How to get a bigger tax refund, according to experts


(NEW YORK) — Tax season, for many, conjures kitchen-table drudgery spent revisiting pay stubs and financial choices. For some, though, a reward awaits: a tax refund.

The possibility and scale of a refund can hinge on the approach taken by a tax filer, financial advisors told ABC News.

Tax credits, retirement account contributions and deductibles are among the avenues that determine whether taxpayers receive money back from the U.S. government, they said.

Here’s what to know about how to get a bigger tax refund, according to experts:

Choose the deduction that’s right for you

Tax season presents filers with a choice about how to pursue deductions.

Every taxpayer enjoys the opportunity to avail themselves of the standard deduction, which reduces a filer’s taxable income by a set amount. This year, the standard deduction for a single filer amounts to $14,600; while married filers can deduct $29,200.

On the other hand, filers can opt to itemize their deductions if the combined amount exceeds that available to them under the standard deduction. Charitable donations, gambling losses and mortgage interest are among the expenses available for itemized deductions, the Internal Revenue Service website says.

The standard deduction expanded under the tax overhaul enacted by Trump in 2017, making that option the preferable one for most filers, Dan White, an author and founder of the financial advisory firm Daniel A. White & Associates, told ABC News.

“We see very few people itemize anymore,” White said.

However, White added, taxpayers who opt for itemized deductions should plan to take on all eligible expenses in the same calendar year, thereby maximizing the total deduction.

“If you want to go that route, look at bunching all of your deductions in a single year,” White said.

Take advantage of tax credits

A laser-eyed focus on tax deductions risks overlooking another source of savings: tax credits.

“Everyone typically thinks of itemizing their deductions to increase the return, but many people forget to check tax credits, which can make a big difference,” Gregory King, a certified public accountant and tax specialist with financial advisory firm Empower, told ABC News.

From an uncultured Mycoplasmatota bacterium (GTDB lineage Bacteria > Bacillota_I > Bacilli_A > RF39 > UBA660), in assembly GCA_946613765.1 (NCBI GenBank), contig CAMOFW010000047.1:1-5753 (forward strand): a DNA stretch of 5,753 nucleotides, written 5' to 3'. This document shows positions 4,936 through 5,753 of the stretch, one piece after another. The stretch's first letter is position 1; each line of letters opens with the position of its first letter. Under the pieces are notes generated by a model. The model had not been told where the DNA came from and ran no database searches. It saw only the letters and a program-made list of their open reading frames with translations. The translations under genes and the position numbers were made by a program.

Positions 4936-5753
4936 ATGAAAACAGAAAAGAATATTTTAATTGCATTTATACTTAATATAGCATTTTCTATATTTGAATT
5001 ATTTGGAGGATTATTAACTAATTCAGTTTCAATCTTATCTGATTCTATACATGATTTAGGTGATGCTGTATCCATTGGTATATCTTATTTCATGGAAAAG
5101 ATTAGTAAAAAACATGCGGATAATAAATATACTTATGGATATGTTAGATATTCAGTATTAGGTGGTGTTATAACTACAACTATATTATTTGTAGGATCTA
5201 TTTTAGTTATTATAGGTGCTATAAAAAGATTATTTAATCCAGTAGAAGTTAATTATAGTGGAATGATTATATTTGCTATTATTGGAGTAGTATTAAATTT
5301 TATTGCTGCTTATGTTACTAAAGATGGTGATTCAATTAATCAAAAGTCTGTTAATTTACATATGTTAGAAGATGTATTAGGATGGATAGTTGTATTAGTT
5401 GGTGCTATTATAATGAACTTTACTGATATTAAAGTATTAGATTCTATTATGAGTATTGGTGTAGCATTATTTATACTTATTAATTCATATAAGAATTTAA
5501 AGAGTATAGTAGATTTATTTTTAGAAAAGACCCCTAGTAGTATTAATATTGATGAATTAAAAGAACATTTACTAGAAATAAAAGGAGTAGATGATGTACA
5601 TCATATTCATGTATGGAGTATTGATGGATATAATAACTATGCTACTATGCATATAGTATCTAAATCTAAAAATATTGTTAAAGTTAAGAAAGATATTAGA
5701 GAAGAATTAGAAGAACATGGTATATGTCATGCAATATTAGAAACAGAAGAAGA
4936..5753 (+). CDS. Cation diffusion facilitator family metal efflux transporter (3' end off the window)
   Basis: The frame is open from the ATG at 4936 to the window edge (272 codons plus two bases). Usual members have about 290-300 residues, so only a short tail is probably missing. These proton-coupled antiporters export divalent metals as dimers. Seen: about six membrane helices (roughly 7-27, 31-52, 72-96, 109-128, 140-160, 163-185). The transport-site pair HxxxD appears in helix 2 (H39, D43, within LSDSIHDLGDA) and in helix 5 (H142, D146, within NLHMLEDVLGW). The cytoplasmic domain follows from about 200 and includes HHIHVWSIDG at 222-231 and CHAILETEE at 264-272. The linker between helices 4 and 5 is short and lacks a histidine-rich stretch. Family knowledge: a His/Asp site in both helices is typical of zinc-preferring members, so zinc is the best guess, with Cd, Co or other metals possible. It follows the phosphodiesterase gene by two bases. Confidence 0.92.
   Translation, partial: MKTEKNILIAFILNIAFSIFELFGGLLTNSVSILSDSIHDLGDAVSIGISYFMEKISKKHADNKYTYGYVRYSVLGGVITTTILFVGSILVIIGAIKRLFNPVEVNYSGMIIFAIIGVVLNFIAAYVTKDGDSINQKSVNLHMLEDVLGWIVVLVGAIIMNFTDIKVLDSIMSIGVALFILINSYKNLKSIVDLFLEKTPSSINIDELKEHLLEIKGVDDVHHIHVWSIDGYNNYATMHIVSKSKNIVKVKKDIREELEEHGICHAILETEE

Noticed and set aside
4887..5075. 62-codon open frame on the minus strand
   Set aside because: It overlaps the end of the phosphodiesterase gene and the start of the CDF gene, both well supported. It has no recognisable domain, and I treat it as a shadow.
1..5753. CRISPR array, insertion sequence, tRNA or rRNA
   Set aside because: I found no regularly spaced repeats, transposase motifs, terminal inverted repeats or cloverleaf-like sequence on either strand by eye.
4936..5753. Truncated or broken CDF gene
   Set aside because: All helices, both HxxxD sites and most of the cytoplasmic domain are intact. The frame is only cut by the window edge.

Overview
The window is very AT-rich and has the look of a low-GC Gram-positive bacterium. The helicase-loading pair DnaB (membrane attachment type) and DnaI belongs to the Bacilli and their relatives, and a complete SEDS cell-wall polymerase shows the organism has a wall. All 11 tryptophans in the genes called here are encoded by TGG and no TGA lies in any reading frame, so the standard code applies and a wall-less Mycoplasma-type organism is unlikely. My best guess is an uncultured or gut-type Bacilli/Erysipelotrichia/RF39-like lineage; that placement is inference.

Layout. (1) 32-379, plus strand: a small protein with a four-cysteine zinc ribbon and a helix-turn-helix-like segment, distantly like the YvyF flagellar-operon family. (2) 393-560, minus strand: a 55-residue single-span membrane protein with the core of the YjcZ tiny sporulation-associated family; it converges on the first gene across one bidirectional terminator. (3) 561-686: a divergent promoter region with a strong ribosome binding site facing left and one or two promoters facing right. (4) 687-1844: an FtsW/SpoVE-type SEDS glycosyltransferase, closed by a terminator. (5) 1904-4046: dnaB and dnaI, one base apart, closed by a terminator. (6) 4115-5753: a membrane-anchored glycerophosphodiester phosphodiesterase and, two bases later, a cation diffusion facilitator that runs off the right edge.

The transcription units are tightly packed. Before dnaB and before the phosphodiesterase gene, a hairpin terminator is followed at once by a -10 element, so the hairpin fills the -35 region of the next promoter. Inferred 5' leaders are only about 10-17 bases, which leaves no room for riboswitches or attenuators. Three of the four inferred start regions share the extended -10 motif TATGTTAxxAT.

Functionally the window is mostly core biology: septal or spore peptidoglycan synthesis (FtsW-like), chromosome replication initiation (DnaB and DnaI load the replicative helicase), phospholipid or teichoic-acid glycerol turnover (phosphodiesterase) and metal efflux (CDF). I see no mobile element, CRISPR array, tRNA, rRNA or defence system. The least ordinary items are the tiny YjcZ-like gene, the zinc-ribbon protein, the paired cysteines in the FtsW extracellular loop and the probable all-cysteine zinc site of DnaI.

For instance, filers can again take advantage of an electric vehicle tax credit put into effect by the Inflation Reduction Act.

Individuals can obtain an EV tax credit of up to $7,500 if they purchase an eligible vehicle and earn less than $150,000. Since the credit is nonrefundable, a filer cannot gain more from the credit than they owe in taxes.

Another tax credit enacted by the IRA, which allows homeowners to upgrade their residence’s energy efficiency, has expanded this year. Earners who take advantage of the tax credit can receive a refund equivalent to 30% of the cost of renovations.

The child tax credit, meanwhile, affords up to $2,000 per child for filers with dependents under 17.

Some taxpayers may also benefit from a potential expansion of the child tax credit. Earlier this month, the House passed a bill that would increase the child tax credit to as much as $3,600 for some filers, raising it significantly from its current level of $2,000.

At least for now, the measure hovers in legislative limbo, awaiting a vote in the Senate. If the credit ultimately goes into effect, IRS officials will automatically apply it to qualifying earners.

“The child tax credit is a big one,” James Cox, a financial advisor and managing partner of Virginia-based Harris Financial Group, told ABC News. “That can create thousands of dollars for a family.”

Contribute to a retirement account

Another surefire way to achieve tax savings is a contribution to a retirement account — and it’s not too late to start.

Contributions are tax deductible for a range of accounts such as 401(k)’s and traditional IRA’s.

Through the end of the tax filing period, on April 15, such contributions will count toward deductions from the prior year’s taxes.

“You can make a contribution, keep all money in your own IRA account and reduce your taxes,” Cox said. “It’s kind of a double benefit.”

Make a donation

Tax-deductible donations offer a common and accessible route for shaving your tax bill, if you have excess income to share, experts said.

It’s too late, however, to make donations that would alter a tax refund this time around.

“You can’t make donations now and count them toward a prior year’s taxes,” Cox said. “That won’t work.”

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